John Chrysostom, AD 347-407
I will go to my father...
. . . For as the best physicians bring back those who are far gone in sickness with careful treatment to a state of health, not only treating them according to the laws of the medical art, but sometimes also giving them gratification: even so God conducts to virtue those who are much depraved, not with great severity, but gently and gradually, and supporting them on every side, so that the separation may not become greater, nor the error more prolonged.
And the same truth is implied in the parable of the prodigal son as well as in this. For he also was no stranger, but a son, and a brother of the child who had been well pleasing to the father, and he plunged into no ordinary vice, but went to the very extremity, so to say, of evil, he the rich and free and well-bred son being reduced to a more miserable condition than that of household slaves, strangers, and hirelings. Nevertheless he returned again to his original condition, and had his former honour restored to him.
But if he had despaired of his life, and, dejected by what had befallen him, had remained in the foreign land, he would not have obtained what he did obtain, but would have been consumed with hunger, and so have undergone the most pitiable death: but since he repented, and did not despair, he was restored, even after such great corruption, to the same splendour as before, and was arrayed in the most beautiful robe, and enjoyed greater honours than his brother who had not fallen. For "these many years," saith he "do I serve thee, neither transgressed I thy commandment at any time, and yet thou never gavest me a kid, that I might make merry with my friends; but when this thy son is come who hath devoured thy living with harlots, thou hast killed for him the fatted calf." So great is the power of repentance.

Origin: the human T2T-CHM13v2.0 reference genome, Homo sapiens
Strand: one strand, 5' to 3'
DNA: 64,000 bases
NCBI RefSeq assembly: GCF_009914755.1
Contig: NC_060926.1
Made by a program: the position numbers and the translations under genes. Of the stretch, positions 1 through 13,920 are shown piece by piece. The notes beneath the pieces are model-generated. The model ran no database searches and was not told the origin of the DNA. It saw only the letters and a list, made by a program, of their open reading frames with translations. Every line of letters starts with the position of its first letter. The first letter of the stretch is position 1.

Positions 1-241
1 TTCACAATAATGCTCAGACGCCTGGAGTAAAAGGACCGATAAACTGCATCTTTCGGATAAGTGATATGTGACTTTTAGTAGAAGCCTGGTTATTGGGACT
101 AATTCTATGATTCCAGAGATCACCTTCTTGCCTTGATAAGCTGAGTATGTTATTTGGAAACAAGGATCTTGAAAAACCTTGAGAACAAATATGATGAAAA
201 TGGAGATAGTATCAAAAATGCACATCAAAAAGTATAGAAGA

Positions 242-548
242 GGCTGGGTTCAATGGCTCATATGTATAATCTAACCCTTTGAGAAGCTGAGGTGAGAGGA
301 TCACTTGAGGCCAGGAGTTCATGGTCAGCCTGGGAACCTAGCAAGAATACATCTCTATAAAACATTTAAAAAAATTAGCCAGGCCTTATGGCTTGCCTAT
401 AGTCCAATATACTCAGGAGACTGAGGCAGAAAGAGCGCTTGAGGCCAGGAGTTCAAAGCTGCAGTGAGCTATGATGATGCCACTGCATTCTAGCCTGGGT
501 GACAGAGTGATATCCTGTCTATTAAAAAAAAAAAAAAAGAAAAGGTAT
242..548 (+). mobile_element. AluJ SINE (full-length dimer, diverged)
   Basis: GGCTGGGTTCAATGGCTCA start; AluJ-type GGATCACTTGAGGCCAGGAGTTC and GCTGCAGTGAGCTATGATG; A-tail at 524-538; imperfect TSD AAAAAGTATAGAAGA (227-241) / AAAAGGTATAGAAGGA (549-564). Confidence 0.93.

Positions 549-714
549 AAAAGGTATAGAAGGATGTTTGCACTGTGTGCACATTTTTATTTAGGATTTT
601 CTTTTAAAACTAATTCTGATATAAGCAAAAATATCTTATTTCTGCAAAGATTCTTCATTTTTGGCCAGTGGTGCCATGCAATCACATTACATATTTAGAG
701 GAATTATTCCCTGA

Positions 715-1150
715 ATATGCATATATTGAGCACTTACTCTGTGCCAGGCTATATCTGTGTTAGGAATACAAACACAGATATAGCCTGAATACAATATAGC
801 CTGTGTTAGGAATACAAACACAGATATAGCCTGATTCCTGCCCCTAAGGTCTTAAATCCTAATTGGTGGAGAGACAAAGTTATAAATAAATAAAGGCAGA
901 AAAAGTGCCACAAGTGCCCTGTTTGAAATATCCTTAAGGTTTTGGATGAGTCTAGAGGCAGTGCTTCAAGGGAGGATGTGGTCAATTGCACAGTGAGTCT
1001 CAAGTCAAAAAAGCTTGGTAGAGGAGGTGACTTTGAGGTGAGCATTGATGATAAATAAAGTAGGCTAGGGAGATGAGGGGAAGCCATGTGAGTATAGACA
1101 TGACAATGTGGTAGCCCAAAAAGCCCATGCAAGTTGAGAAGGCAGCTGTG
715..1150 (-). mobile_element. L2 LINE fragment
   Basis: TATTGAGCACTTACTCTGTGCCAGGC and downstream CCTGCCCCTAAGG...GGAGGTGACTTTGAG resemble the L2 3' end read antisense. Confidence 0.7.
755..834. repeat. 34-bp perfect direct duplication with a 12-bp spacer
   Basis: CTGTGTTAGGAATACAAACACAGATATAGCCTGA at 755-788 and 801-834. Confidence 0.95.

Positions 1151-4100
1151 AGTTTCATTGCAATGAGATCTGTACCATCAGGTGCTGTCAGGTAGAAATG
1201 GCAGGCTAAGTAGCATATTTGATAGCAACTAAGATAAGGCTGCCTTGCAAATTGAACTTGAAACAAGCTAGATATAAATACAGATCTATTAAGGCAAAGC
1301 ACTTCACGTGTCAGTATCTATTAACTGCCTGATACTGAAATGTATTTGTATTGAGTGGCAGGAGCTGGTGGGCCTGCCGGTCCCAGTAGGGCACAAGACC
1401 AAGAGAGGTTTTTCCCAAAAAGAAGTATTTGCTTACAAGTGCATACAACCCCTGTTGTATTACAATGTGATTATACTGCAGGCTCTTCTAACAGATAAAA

Having then such great examples, let us not continue in evil, nor despair of reconciliation, but let us say also ourselves "I will go to my Father," and let us draw nigh to God. For He Himself never turns away from us, but it is we who put ourselves far off: for "I am a God" we read "at hand and not a God afar off." And again, when He was rebuking them by the mouth of this prophet He said "Do not your sins separate between you and me?" Inasmuch then as this is the cause which puts us far from God, let us remove this obnoxious barrier, which prevents any near approach being made.
*John Chrysostom (AD 347-407) was a great theologian, preacher, and leader of the early church in Antioch and Constantinople. This selection is from Exhortation to Theodore after His Fall: Letter 1 (4th Century)
Some questions to consider:
1) "No ordinary vice": How does John characterize the plight of the younger son in the far country?
2) "The same splendor as before": What does John mean when he writes that the younger son "returned to his original condition"?
3) "Great is the power of repentance": How does John describe the younger son's repentance as an act of his will?
4) "Having then such great examples": What practical application to the lives of his readers does John make?
5) "I am a God at hand": What understanding of the nature of God does John derive from the parable?